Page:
About

Name: Zach DuFran
Occupation: Meteorologist/Software Developer
Location: central Oklahoma, USDA zone 7a
Favorite plant family: Aroids

I am a plant enthusiast.  I am interested in tropical houseplants (primarily Aroids) and aquatic plants for my fish tanks.  I guess you could call me a “foliage junky.” 🙂 I enjoy learning about plant taxonomy and reading books about plants.  This site is for me to journal my encounters with Kingdom Plantae, review plant books, show off some of my plants, give advice when I have any to give, and generally talk about plants.

My tropical plant hobby really grew out of my aquatic plant hobby, which grew out of an obsession with tropical freshwater aquariums.  It all started not long ago (2004) when I decided that I would like to set up a “real” aquarium.  By real I mean that I wanted to have an aquarium larger than 10 gallons and with something other than a gold fish.  I got a 29 gallon aquarium for Christmas and promptly filled it with colorful fish that were more or less compatible.  After a couple of months with my aquarium set up, I noticed there were some aquatic plants that you could grow underwater in your aquariums.  Not only were these superior replacements for my plastic plants, they were also really interesting and made great contributions to the little ecosystem encapsulated in the aquarium.  I found myself spending more and more time researching different aquatic plant species – specifically those from the Anubias and Cryptocoryne genera.

I had always been a “plant” person in the way that many people are “cat” people or “dog” people.  I have known at least the common names of nearly any plant that my parents or grandparents have grown, simply by paying attention to my mom and grandmothers whenever they talked about their plants.  But I found myself wanting to grow new things – Orchids and other tropicals – that my family had not grown before.  I became particularly interested in the Aglaonema genus of Aroids.  And that led me to some other Aroids.  After receiving an email from an Aroid collector in Florida, I found myself swimming in a pretty decent size collection of small Aglaonema plants.  And there has been no turning back.  I spend a lot of my time and money now looking for new and exciting Aroids to add to my collection.  And I have built a small greenhouse to house them and keep them happy.  So far, so good.  They seem to really love their new home.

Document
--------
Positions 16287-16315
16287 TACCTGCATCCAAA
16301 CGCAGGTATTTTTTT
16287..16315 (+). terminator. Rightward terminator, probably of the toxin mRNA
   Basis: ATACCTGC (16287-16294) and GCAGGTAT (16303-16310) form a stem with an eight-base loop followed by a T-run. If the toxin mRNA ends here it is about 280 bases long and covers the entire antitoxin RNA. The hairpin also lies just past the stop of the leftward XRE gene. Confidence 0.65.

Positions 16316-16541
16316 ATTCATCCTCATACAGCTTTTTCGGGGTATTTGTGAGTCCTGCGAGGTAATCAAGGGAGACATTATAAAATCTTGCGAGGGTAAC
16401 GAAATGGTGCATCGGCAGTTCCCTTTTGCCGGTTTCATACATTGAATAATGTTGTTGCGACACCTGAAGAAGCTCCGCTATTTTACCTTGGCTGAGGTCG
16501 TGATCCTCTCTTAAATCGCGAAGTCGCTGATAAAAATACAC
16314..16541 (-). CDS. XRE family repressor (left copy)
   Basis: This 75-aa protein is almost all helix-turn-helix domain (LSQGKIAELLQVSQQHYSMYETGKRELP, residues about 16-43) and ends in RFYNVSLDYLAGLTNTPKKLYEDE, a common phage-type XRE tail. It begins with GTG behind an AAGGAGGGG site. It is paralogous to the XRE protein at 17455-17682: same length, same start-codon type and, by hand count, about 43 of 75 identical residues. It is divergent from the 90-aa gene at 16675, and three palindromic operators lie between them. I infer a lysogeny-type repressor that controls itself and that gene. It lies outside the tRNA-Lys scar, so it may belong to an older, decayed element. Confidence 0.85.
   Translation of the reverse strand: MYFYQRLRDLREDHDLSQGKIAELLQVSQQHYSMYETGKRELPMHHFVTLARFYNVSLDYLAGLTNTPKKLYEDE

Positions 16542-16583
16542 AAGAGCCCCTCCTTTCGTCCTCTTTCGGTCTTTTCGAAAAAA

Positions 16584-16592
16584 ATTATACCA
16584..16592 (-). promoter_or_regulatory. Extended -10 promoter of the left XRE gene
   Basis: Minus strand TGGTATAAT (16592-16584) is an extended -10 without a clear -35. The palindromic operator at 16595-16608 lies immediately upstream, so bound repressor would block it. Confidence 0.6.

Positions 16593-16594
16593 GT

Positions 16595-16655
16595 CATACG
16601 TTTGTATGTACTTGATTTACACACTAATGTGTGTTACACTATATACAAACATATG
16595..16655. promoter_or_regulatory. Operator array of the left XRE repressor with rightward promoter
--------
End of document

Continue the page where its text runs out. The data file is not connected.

Back to my blog…  I have a couple of common topics:

  • Plant Find – I show pictures and talk about a plant I recently purchased and added to my collection.
  • Trip Report – I report on places that I have been which are of interest to plant enthusiasts – local greenhouses, tropical islands, you name it!  I will post at least once in this category each month.
  • Photo Album – from time to time (approximately monthly) I will upload a photo album of pictures of plants.
  • Book Review – this is just what it sounds like – a review of a book that I have read that deals with plants.  I will post at least once in this category each month.
  • Projects – sometimes this can be an ambitious task, like building a garden waterfall – other times it might be about my plant journal.  I will post at least once in this category each month.

I hope you can find something useful or entertaining here.

To read where this blog got its name, check out this post:
Why “The Variegated Thumb?”

24 thoughts on “About”

  1. Hi Zach,

    I am a plant – more specifically an orchid enthusiast. This morning I was trying to id one of my flowering
    Tolumnias and it led me to your site. Just love all your stuff. I got so involved that in an hour I had read most of your back issues. You are doing a great job. Keep it up Zach. I live in the city of Bangalore in India. God bless.

    Suresh Kalyanpur

  2. I really love your blog. I have been into house plants for over 25 years, and always looking for a rare find. It seems all the stores and garden centers have the samething. You have some great plants I have not yet found the variegated split leaf or the pink prince.

  3. Hello to both,

    Just to reiterate that this is a great blog.

    The first I have come across that has actually a good story telling style, is organized and hosts some great photos. The last couple of years I have started caring more for plants in my flat and from time to time, especially when propagating wander through sites trying to find useful informational. I love my Calatheas and and smiled when I saw yours.Kind regards,
    Marina, a Greek living in the UK.

  4. Zach, you’d fall in love with brugmansia…I know I have.